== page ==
A spaceship. A Las Vegas boxing ring. A swanky Upper East Side apartment.

Jeffrey Rotwitt’s Sun Center Studios in Delaware County has been transformed in a variety of striking ways through the magic of modern cinema. But if Rotwitt has his way, its most ambitious metamorphosis lies ahead: a sprawling hotel and theme park that would serve as the Mid-Atlantic’s answer to Walt Disney World or Universal Studios, four miles from the heart of Chester.

“We’re not confronting the immense task that Walt Disney had in the ’60s, when he had all that swampland in Florida, to get people to go there,” Rotwitt, 68, said last week in a conference room on the studio’s 33-acre property in Chester Township. “They’re already coming to the region. Our goal is to have them extend their stay.”

Rotwitt’s bold vision is a 175-room hotel, outdoor event space, and indoor theme park, all attached to a fully functioning back lot that has helped create nine major movies since 2010 in an unlikely location: an industrial park next door to one of the state’s poorest cities.

The hospital that Samuel L. Jackson and Bruce Willis roamed in Glass was built within Sun Center’s walls. Creed’s climactic title fight was shot there, with the help of a green screen and about 1,300 extras.

The theme-park/hotel complex is not a new proposal: Rotwitt, a lawyer and developer with a long, colorful career in the region, has been pushing it since before he broke ground on the studios in 2010.

And, for half a decade, Rotwitt has been quietly applying annually for state grant money through the Redevelopment Assistance Capital Program to make it a reality. Each time, he has been passed over. The most recent application — his fifth — was filed in January.

This time, Rotwitt is confident that he’ll get the money, $7.5 million that he says will help him secure the remaining $187 million needed to finish the expansion. Raising that sum is a daunting task, to be sure.

Still, he said, “we’re very sanguine that this calendar year, we’ll get the ball in the end zone. But that’s by no means a guarantee. A lot of people hate to be the first money in; they want to be second or third.”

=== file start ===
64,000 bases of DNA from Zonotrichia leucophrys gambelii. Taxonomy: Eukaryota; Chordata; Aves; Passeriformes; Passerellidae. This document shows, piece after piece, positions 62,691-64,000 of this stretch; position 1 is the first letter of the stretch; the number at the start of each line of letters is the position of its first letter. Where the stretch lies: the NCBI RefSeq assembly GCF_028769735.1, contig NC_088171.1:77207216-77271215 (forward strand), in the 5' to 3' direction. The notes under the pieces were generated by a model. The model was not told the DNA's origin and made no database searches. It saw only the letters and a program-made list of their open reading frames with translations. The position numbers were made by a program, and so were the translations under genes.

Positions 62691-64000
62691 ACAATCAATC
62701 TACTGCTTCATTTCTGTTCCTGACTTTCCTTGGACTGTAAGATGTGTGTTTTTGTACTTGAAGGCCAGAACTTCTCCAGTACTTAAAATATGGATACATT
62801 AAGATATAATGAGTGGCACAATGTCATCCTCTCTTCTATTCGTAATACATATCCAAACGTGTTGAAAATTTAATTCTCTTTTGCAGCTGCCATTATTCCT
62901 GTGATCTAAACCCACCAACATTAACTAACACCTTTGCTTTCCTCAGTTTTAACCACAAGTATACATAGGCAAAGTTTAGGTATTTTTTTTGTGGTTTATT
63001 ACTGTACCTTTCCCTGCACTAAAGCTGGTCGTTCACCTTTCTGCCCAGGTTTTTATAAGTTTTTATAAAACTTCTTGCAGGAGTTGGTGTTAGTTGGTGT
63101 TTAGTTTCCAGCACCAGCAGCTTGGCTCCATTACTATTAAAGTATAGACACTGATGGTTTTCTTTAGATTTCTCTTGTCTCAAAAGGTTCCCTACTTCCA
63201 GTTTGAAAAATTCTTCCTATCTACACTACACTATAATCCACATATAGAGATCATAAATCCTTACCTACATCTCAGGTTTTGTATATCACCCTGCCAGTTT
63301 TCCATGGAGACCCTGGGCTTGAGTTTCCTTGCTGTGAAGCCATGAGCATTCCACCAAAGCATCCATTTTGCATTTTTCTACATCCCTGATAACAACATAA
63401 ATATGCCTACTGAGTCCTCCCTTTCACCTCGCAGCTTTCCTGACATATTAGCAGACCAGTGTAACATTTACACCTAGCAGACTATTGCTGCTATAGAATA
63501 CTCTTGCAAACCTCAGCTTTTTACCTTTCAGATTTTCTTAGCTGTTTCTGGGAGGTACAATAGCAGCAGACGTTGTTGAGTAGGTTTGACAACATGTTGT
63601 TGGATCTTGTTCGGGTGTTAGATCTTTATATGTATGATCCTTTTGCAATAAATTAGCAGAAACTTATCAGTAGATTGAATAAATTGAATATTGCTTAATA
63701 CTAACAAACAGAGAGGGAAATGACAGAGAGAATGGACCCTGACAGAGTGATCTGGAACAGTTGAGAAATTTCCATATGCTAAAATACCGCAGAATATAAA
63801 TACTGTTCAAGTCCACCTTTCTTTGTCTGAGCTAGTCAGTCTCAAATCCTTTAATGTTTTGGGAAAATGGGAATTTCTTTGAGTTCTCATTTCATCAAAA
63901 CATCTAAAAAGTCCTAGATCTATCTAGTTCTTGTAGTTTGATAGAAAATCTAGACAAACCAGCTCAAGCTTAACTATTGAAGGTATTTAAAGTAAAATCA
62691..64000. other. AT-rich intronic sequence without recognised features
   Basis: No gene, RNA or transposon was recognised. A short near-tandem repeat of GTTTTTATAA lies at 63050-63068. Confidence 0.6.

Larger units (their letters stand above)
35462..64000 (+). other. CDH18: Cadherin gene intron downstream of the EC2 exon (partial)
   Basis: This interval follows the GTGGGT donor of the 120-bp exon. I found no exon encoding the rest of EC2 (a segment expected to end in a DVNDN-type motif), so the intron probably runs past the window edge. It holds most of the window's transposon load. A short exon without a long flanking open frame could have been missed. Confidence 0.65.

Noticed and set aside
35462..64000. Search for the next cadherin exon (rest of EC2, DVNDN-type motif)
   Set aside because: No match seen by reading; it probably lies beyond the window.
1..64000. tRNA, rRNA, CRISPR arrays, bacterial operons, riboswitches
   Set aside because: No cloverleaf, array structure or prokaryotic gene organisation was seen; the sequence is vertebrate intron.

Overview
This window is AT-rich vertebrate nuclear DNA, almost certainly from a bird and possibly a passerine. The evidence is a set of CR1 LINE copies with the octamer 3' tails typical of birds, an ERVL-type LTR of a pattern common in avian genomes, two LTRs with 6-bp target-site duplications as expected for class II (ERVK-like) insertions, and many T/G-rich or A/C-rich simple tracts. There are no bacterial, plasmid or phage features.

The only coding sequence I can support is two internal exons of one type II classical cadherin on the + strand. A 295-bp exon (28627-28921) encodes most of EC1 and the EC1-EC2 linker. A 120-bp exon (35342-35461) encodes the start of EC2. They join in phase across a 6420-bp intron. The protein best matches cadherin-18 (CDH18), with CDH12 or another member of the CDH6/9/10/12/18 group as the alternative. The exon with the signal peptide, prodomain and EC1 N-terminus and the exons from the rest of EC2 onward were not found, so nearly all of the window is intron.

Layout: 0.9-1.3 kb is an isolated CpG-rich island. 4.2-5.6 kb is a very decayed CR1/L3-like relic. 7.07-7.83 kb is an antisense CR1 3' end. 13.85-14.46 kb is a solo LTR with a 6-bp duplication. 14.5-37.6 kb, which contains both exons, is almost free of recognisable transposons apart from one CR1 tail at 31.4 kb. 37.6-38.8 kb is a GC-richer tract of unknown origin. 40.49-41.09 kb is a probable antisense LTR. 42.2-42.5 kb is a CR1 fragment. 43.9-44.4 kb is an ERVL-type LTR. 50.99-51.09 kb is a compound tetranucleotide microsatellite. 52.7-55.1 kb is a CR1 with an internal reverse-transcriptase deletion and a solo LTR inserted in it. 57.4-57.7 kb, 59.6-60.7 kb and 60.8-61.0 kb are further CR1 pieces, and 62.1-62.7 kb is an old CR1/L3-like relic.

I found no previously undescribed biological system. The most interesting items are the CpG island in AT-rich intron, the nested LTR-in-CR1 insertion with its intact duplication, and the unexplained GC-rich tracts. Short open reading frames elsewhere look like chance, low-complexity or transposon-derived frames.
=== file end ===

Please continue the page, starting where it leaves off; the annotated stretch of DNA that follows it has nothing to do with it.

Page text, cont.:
Rotwitt said he’s lining up private investment, including from foreign power players in China and the Middle East. Pressed for details, Rotwitt demurred, saying it was too early in the process to name names.

“We have a lot of people around the world, quite frankly, who have expressed great interest in this,” he said. “A lot of the international sources, they live in either authoritarian jurisdictions or socialist jurisdictions. And they regard government involvement as the ‘Good Housekeeping Seal of Approval.'”

Jeffrey Rotwitt, seen here in 2011 at Sun Center Studios, is hoping that money from the state will help jumpstart fund-raising for an expansion to his property.
CLEM MURRAY / Staff Photographer
Jeffrey Rotwitt, seen here in 2011 at Sun Center Studios, is hoping that money from the state will help jumpstart fund-raising for an expansion to his property.

If all goes as planned, Rotwitt will break ground on the complex later this year. He envisions operating the indoor theme park year-round, relying heavily on virtual reality, holograms, and other digital attractions.

In his proposal to the state, Rotwitt estimates the hotel and theme park will create 6,000 jobs. Sun Center now employs seven, the proposal said.

Beyond Sun Center’s walls, neighbors treat it with bemusement, the majority of their interaction with the studio coming from passersby who ask for directions to it. Chester Township is a sliver of a municipality, housing just more than 3,000 people in 1.5 square miles. Travel a few blocks in any direction, and you’re either in Chester or Aston.

Rotwitt has some detractors, who point to highly publicized incidents including his 2010 firing from a Center City law firm.